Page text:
If you go with self-publishing, and you sell around 5,000 copies, you stand to actually make some money. But you will do all the work, fulfillment, billing and marketing.
I’ve said it so many times. The book biz sucks.
So what’s an author to do?
I’ll offer more musings on this topic next week.
Question for visitors:
How do you feel about self-publishing?
Sunday, January 14, 2007
Ray Nielson, a Jacksonville poet (far right), enjoys a stroll with his dog and a talk with some friends, after Dorothy Fletcher and I read at Walter Jones Historical Park in Mandarin.
If you’re a poet, this is a great way to spend Saturday morning. Coffee and muffins in a room that shines with old things—Civil War artifacts, an arrowhead honed by the Timucuan, a rifle so tall a short soldier would have had problems handling it.
A dozen or so people are here for poetry, one of them a talented poet in his own right.
Dorothy Fletcher and I did a poetry program Saturday for the Mandarin Museum & Historical Society. We shared readings from our Library of Congress “Florida Poets Arrive” program.
Dorothy conjured imaginary blueberries, re-created her father’s favorite dog, and told stories about growing up here in the 1950s. I recounted the tale of a little white church with stained glass windows, now turned into an antiques shop. I also read an aubade I wrote for my husband, and a poem touching on our irreverence and lack of stewardship for rivers. One of my poems, The Wishing Sky, was inspired by a photo by Dan Scanlon, run in the Florida Times Union. We gave a framed copy of Dan’s picture to the coordinator of Poetry at Noon at the LOC.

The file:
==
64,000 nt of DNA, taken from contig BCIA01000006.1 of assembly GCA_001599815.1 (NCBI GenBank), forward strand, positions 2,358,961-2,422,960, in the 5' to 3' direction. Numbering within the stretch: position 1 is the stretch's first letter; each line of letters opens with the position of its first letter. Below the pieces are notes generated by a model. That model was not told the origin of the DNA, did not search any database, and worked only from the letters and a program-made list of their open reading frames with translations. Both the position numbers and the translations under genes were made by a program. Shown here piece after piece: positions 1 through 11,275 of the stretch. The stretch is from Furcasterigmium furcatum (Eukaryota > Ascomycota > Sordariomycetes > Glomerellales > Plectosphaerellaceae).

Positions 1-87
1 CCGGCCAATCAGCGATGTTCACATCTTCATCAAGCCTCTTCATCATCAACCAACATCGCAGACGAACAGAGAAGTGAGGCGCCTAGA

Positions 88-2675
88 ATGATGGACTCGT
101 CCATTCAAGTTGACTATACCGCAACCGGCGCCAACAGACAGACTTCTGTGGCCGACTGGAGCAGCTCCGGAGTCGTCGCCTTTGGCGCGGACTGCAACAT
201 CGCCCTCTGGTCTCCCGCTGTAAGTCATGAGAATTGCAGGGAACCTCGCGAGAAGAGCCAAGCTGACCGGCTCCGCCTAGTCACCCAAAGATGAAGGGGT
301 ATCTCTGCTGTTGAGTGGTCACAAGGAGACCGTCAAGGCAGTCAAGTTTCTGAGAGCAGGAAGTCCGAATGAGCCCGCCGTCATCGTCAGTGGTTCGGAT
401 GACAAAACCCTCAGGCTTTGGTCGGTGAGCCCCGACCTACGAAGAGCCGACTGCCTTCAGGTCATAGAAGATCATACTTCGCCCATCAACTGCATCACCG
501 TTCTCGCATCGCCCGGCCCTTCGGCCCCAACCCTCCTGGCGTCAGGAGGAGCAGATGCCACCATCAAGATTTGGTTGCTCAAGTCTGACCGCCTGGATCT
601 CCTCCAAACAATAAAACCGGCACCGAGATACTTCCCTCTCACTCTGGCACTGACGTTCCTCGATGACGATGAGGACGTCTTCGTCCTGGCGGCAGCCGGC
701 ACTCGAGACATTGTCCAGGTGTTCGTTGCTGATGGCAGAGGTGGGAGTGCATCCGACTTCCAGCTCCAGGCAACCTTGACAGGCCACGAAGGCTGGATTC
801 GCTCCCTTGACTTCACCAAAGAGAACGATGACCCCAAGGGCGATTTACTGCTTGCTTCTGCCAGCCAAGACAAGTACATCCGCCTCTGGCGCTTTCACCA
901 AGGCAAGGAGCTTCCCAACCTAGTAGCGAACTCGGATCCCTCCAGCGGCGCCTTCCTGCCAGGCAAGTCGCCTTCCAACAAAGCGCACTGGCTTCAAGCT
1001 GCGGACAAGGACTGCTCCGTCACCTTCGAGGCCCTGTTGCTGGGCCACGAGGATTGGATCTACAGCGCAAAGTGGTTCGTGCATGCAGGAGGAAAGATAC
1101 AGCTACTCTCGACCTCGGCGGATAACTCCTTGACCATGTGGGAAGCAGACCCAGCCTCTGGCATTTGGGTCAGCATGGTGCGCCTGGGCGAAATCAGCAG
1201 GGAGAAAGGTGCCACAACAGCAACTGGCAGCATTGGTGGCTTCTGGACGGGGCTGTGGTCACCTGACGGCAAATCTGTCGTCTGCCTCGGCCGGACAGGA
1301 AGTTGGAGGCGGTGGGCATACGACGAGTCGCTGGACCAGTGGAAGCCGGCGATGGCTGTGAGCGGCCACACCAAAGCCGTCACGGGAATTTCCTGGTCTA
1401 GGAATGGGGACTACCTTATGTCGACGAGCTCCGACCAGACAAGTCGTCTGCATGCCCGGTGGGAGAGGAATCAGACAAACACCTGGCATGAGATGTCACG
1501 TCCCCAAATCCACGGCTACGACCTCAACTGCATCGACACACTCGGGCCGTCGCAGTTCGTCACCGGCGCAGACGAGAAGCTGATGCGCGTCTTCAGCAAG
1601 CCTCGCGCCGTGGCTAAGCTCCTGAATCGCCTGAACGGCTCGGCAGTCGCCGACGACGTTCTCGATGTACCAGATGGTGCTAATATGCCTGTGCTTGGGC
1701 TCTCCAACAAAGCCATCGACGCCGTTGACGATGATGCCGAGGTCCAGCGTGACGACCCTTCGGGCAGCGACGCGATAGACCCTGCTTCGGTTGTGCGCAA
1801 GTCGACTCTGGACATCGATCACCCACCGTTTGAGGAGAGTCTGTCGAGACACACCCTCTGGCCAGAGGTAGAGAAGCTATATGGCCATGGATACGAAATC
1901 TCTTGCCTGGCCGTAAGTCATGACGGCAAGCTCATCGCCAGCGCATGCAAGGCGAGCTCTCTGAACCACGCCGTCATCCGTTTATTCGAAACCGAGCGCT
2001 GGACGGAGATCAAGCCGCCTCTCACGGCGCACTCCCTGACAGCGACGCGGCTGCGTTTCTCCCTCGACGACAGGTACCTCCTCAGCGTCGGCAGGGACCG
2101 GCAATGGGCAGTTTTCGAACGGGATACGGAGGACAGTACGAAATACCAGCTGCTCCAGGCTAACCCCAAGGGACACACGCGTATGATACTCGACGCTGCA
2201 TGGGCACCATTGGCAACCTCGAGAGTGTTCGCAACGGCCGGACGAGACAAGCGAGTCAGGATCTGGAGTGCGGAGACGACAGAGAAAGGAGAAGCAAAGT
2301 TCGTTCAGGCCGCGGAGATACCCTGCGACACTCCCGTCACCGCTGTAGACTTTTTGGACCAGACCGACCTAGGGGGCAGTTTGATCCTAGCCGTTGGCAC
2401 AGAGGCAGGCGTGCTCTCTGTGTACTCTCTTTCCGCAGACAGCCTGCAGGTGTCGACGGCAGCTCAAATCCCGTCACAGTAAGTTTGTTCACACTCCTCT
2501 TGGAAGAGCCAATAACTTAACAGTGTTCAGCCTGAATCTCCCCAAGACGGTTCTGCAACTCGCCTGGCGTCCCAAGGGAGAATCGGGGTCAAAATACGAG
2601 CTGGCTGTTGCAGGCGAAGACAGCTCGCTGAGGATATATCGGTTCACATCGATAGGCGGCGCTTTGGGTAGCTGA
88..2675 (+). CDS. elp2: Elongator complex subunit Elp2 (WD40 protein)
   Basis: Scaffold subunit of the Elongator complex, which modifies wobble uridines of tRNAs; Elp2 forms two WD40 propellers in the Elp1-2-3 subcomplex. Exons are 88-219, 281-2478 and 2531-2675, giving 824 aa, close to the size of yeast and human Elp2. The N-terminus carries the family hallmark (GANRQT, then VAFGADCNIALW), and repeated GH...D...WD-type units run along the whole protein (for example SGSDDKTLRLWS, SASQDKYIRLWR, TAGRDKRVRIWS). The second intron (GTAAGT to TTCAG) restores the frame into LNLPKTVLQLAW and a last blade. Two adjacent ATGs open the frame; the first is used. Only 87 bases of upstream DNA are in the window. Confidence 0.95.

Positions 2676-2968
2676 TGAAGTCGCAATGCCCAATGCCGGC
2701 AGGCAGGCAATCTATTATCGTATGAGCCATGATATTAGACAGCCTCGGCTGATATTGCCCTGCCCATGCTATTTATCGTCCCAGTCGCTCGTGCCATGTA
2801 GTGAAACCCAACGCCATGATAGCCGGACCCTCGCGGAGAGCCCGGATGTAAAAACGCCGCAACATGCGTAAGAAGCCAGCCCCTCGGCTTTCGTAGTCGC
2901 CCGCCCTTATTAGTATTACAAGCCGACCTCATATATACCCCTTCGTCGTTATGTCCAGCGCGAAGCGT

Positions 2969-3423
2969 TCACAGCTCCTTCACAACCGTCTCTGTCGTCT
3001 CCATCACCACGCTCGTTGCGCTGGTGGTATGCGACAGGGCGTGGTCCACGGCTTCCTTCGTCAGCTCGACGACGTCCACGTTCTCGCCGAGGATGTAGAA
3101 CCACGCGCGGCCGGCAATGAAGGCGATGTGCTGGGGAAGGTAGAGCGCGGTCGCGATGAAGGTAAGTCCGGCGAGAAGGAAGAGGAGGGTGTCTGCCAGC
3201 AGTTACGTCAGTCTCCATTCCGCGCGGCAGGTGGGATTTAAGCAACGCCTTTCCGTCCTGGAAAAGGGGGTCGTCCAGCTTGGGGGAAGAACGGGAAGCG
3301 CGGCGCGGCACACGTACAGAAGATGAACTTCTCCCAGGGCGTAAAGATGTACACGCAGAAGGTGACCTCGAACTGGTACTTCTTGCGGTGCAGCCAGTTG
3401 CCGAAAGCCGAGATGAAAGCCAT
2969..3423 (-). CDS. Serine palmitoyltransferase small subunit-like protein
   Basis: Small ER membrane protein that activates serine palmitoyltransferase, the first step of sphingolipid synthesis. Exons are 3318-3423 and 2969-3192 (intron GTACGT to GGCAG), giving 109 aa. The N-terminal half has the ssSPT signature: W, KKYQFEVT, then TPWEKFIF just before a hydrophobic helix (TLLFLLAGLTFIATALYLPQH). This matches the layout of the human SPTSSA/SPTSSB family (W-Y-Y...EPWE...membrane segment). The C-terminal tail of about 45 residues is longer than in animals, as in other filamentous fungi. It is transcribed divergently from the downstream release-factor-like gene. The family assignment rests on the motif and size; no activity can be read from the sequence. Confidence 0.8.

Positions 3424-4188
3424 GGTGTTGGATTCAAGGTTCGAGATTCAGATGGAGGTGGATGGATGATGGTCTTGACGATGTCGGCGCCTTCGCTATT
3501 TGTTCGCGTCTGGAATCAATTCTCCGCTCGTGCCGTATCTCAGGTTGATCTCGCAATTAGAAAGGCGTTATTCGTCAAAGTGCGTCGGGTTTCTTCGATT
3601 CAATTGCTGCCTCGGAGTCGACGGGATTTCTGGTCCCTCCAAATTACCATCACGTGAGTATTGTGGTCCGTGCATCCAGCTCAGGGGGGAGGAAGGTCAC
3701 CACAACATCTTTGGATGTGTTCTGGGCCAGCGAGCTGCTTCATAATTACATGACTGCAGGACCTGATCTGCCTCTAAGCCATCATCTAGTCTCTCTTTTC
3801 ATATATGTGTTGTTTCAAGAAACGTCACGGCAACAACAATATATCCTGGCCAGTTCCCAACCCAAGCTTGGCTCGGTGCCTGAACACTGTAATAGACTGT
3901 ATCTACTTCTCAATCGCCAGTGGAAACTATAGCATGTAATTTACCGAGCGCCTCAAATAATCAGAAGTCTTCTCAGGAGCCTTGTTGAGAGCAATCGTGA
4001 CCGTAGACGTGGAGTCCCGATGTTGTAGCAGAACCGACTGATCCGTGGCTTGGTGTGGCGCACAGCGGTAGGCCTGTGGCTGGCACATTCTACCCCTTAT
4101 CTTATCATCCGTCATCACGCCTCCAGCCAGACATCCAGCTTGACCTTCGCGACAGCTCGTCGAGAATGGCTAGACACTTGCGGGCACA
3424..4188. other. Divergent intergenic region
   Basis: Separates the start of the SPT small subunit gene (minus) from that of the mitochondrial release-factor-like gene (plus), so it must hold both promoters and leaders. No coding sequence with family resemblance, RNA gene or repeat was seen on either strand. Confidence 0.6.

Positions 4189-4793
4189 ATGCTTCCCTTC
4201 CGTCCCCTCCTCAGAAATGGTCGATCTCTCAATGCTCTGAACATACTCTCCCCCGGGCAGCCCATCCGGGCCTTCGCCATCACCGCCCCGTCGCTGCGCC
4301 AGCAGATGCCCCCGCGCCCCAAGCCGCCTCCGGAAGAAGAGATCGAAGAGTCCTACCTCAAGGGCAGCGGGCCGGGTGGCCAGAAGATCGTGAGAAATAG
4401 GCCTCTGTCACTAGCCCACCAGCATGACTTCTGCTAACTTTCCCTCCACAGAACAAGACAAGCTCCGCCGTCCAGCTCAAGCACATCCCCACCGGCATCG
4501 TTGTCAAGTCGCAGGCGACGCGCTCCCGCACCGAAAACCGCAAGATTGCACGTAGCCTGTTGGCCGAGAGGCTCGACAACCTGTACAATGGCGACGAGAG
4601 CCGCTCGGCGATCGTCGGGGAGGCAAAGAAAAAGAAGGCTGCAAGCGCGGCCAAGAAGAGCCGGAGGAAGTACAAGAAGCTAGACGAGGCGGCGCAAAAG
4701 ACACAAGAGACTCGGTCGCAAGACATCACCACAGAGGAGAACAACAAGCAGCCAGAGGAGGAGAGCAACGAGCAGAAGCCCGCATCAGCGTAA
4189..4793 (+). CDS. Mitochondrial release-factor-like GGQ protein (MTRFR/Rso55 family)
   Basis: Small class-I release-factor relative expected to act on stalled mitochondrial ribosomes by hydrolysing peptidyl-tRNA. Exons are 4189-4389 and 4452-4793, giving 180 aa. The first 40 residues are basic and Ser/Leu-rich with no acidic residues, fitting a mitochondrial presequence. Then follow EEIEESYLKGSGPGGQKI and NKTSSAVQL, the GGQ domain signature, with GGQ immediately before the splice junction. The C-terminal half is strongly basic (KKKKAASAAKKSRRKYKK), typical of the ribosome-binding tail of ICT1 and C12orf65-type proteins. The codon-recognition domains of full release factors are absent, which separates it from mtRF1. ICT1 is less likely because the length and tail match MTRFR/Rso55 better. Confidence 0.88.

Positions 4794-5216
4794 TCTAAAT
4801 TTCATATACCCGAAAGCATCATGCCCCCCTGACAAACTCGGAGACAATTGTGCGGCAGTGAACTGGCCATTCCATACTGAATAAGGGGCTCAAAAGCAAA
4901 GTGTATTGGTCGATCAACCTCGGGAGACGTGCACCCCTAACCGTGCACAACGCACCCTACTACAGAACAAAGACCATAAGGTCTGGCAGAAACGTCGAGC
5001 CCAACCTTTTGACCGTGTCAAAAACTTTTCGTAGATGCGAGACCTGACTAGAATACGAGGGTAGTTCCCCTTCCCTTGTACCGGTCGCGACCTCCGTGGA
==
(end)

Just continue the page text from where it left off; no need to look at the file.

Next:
Karen Roumillat, a MM&HS member, tells me the little white church was the previous home of First Baptist Church in Mandarin, a huge brick complex that has a school, church, and other facilities. We talk about the trip and our writing.
Dorothy and I (photo at right) spent about 45 minutes together, with strangers and friends, in the administrative building at Walter Jones Historical Park in Mandarin before heading outside. The society helps maintain the park. After our reading, we toured the park, enjoying a stroll through a cottage offering a glimpse into life in the late 1800’s. Karen and member June Weltman, who is the author of an award-winning children’s mystery book, kept our stroll upbeat as we walked along the river boardwalk and onto the plantation site. It’s a sunny temperate day with blue skies and no bugs. The St. John’s is shining. Other people are walking in the park. We’re having a false spring because the weather is warmer than normal (and normal is low 70s most days this time of year.)
Harriet Beecher Stowe spent many winters in Mandarin, and lines from her book Palmetto Leaves come to mind, where she describes the St. John’s River as, “like a looking-glass, the sun staring steadfastly down.”